Breakpoint

A Schooling Renaissance?

07/29/20

John Stonestreet

Maria Baer

Earlier this month, North Carolina Governor Roy Cooper made an announcement. Actually, he made more of a non-announcement: He wasn’t sure whether North Carolina schools would reopen this Fall.

A few hours later, the state government’s website handling parents’ applications to homeschool crashed. According to the error message, the crash was “due to an overwhelming number of submissions.”

Like so many problems brought to the forefront by the COVID-19 pandemic, the schooling crisis doesn’t have an easy solution. (Last week, Governor Cooper gave schools “Plan B” and “Plan C” for reopening, but not, apparently, “Plan A.”)

Since the Spring, school officials have sounded the alarm on distance and digital learning, saying it’s “not enough.” At the end of May, Chicago Public Schools reported they had had zero contact with more than two-thousand students since schools had closed in March. This was after schools had sent more than 120-thousand laptops and tablets to kids’ homes. And, earlier this month, education officials in South Carolina said they’d lost contact with more than 16-thousand students. Similar anecdotes continue to emerge from other states. Announcing, as so many schools did in mid-March, that grades would be frozen for the year, probably didn’t help.

Meanwhile, many parents are also saying that online school, at least the kind hastily created of necessity this spring, is not working. Many are stuck juggling their own work-from-home jobs with their kids’ school needs, trying to share tech devices and limited bandwidth among multiple family members.

While some health and government officials warn that a return to five-day-a-week in-person school in the fall will be too risky, the Secretary of Education is pushing for reopening schools nationwide. It’s a high-stakes Catch-22.

This is the time for good-old-fashioned Christian innovation in education.

My friend Todd Marrah is the superintendent of Tree of Life Christian Schools in Columbus, Ohio. Because Tree of Life prioritizes smaller class sizes, they have the space inside their schools to allow kids to come back full-time in the fall while following strict social distancing guidelines. At the same time, some of Ohio’s public-school districts are planning for students to come back just two days a week – at most.

Of course, the pandemic and its shutdowns have caused real trouble for private and Christian schools. Most rely on donations and tuition to stay afloat, revenue streams that are strained for many. Some private schools, like six Catholic academies in Brooklyn and Queens alone, will close.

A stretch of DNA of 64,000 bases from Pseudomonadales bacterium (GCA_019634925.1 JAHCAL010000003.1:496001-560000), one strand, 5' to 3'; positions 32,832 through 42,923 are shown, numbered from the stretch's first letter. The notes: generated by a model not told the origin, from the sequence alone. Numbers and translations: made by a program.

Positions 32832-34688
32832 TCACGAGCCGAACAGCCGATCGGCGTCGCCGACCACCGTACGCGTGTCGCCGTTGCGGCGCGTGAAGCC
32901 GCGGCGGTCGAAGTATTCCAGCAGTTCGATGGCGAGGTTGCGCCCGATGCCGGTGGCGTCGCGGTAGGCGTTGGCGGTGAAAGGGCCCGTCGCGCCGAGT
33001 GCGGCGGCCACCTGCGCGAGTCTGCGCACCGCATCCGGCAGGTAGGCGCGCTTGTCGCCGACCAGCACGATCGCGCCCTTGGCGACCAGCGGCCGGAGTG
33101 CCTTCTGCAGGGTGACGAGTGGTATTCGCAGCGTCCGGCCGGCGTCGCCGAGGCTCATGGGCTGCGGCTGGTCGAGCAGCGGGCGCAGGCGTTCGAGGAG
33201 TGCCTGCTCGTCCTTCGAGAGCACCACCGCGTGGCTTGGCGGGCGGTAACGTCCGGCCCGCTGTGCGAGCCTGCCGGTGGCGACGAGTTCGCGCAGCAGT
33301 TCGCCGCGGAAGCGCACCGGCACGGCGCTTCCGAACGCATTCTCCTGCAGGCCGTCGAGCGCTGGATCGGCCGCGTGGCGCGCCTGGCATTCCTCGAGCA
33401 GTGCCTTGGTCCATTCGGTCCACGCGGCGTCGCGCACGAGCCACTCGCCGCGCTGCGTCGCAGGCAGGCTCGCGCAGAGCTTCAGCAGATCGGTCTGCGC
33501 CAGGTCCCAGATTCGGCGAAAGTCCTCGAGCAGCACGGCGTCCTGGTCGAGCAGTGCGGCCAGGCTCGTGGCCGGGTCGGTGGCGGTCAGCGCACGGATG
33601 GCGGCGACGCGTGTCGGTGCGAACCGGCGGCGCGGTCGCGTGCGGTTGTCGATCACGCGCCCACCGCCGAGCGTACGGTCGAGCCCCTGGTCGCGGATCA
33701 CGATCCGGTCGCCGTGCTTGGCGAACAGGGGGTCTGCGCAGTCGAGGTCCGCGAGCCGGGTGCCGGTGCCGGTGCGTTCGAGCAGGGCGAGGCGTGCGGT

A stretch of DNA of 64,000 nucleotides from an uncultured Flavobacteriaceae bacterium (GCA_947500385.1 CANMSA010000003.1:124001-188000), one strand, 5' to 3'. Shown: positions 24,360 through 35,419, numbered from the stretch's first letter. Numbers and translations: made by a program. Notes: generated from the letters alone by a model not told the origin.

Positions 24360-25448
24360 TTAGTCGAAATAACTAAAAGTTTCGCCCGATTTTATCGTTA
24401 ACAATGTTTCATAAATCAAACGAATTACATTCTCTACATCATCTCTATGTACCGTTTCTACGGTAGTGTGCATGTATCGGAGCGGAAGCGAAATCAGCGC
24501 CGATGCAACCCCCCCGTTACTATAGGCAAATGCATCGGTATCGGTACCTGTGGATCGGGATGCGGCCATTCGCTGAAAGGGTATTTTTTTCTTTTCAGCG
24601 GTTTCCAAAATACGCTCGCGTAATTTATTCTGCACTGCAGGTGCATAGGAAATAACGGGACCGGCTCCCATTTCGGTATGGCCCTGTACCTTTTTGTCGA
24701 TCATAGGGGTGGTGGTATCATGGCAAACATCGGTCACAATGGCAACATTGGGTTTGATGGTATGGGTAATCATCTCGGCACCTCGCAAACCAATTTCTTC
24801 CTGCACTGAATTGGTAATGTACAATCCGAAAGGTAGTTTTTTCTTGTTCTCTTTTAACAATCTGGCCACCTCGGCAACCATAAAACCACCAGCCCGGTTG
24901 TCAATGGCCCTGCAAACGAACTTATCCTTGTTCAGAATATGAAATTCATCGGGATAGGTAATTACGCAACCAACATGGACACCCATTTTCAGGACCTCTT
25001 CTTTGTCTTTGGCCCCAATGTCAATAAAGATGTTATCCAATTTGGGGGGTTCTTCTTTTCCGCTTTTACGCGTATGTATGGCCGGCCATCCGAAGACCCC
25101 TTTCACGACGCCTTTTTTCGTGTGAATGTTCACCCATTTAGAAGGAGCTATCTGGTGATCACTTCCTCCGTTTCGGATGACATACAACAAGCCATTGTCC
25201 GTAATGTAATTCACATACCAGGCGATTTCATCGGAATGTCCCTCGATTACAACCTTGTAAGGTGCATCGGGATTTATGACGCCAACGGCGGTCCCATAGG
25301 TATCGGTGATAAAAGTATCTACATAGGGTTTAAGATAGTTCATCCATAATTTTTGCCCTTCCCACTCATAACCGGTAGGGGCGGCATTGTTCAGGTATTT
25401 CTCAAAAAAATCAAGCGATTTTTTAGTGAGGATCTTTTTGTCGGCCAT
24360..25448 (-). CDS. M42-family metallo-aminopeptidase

For those able to stay open, however, this is a moment for Christian education to shine brighter. Parents who didn’t consider private school in the past might now consider it. If they do, they should be pleased to find that these schools are more innovative and successful than they’re often portrayed to be. Yes, they lack government funds, but that comes with the freedom to try new things, to pursue what works and to leave behind what doesn’t. It also means they don’t have to include Planned Parenthood presentations to or the New York Times’ historically iffy and ideologically-motivated 1619 Project in their curriculum.

Tree of Life and many other schools I know of are already innovating. Parents can choose whether to send their kids to the classroom full-time this fall or to take advantage of a fully online curriculum.

Private schools have been serving and improving their communities for years. Maybe this unique challenge will allow them to demonstrate their value in new and compelling ways. Maybe more states will adopt programs similar to the Empowerment Scholarship Accounts in Arizona, which allows parents to use their public school tax dollars to pay for private or home-schooling instead. 

Our friends at the Home School Legal Defense Association are also expecting a migration to homeschooling this fall among parents who hadn’t considered it before. Homeschooling is no small undertaking, and it’s not possible for everybody, but HSLDA’s website has great resources for families considering that option. They’re also keeping a helpful tally of the way different states are making homeschooling easier for families this coming year.

There is no doubt that this fall is going to be tough, for families, for teachers, for school administrators, for government officials, and for kids. Still, like every other curveball this pandemic has thrown at us, God isn’t surprised. Maybe He’s using this pandemic to use His people to start another educational renaissance.

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